In the spring of 2009 in Cleveland, Ohio, near where I live, the Roman Catholic bishop announced the closure of 52 parish church buildings because the parishes were deemed financially nonviable. The outcry was deafening; the members of many of these congregations could not imagine being the church without their historic building. The Cleveland Plain Dealer reported that the pastor of one of the closed churches tried to teach his flock that the “building is a beautiful building. A magnificent building, but the bottom line is, it isn’t the church. We are.”
Buildings are simply tools and tools should be properly used. While they are useful tools, the loss of buildings and property could actually be a blessing in disguise to such congregations. In American church culture, many churches, like these Roman Catholic parishes, have developed an unwholesome attachment to their buildings and locations. Loss of their building and property could free a congregation to discover its identity as the Body of Christ. The threat of loss could also be salutary; it can encourage a rethinking of our stewardship and use of space.
Proper stewardship of space would encourage the use of our worship locations for other, additional purposes. Flexible space could allow the area used for worship a few hours each Sunday to be used, for example, as a soup kitchen on weekdays. This is exactly what an historic Episcopal church in New York has done. Church of the Holy Apostles‘ nave becomes a dining room where thousands of people are fed. The church which worships there has come to understand that space is not holy because “God lives there.” It is holy because they worship there, and it is no less holy when used for other purposes, such as feeding the poor. After all, “just as you did it to one of the least of these who are members of my family, you did it to me.” (Matthew 25:40 NRSV) Thirteen of the closed Roman Catholic parishes successfully appealed the closure order to the Vatican and the bishop was ordered to reopen the buildings, which occurred late in 2012. Whether the parishes will make any changes in the way they do outreach ministries in their neighborhoods remains to be seen.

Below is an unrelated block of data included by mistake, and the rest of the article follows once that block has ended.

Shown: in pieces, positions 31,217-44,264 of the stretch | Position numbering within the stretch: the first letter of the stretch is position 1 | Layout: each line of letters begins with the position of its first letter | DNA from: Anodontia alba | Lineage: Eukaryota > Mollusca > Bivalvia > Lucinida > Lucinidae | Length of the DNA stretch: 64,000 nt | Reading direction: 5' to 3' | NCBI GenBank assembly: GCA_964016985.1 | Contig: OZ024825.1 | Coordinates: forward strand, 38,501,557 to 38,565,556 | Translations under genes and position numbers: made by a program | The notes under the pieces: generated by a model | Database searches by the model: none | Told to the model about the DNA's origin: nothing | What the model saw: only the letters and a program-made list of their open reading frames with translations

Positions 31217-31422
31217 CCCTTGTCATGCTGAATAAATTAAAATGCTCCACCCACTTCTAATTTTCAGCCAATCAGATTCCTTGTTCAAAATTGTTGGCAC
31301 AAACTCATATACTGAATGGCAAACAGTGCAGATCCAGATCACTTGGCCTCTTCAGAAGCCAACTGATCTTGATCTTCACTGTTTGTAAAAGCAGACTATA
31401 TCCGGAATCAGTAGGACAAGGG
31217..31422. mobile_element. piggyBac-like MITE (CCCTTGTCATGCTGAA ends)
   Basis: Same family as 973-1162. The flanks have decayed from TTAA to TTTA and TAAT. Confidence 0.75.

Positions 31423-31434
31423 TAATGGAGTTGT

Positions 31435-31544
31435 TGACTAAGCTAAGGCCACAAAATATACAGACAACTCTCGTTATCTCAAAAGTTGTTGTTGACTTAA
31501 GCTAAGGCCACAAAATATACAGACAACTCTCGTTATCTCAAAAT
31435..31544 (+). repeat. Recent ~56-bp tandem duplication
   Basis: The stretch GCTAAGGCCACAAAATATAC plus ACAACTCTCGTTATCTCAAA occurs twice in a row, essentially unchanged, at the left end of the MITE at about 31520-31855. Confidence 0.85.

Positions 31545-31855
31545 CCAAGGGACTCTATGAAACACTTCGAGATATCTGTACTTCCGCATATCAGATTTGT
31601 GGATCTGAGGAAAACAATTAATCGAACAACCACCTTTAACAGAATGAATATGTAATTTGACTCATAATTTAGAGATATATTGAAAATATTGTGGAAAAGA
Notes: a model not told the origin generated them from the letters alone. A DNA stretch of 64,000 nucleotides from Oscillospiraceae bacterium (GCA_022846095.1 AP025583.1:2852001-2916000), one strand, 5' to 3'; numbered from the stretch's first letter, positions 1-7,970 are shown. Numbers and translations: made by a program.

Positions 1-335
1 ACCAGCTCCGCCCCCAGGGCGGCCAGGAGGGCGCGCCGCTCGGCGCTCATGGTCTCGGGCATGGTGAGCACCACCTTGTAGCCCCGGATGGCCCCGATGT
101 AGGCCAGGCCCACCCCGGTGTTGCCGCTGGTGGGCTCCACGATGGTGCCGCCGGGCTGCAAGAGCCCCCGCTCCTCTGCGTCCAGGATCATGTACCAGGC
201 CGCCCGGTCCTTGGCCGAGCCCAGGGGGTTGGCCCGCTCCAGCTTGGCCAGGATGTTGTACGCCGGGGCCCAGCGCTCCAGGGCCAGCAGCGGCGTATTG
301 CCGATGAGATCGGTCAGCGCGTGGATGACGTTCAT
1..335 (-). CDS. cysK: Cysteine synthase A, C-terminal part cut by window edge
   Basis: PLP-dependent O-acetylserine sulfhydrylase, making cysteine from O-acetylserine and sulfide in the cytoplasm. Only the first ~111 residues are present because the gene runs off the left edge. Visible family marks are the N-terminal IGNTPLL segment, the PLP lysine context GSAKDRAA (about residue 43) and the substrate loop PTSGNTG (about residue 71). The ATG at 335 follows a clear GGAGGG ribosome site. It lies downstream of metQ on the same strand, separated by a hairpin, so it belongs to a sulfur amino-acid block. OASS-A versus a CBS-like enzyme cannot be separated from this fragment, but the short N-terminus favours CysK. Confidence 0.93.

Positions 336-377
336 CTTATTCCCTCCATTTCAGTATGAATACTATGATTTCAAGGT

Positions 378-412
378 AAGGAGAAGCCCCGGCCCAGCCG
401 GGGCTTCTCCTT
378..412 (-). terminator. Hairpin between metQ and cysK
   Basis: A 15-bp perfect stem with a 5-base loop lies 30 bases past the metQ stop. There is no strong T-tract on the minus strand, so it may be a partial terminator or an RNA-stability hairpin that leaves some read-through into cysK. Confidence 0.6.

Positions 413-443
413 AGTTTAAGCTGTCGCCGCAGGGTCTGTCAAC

The Babylonians destroyed the holy places, but the People of God learned a lesson about their need of holy space . . . that they didn’t need an exclusive-use worship space . . . and they lived on. Today’s economy is, perhaps, making exclusive worship places nonviable, but the People of God can live on without them, or they can live on while making faithful multiple uses of them. The lesson learned by the Jews during the Exile must constantly be relearned.
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Father Funston is the rector of St. Paul’s Episcopal Church, Medina, Ohio.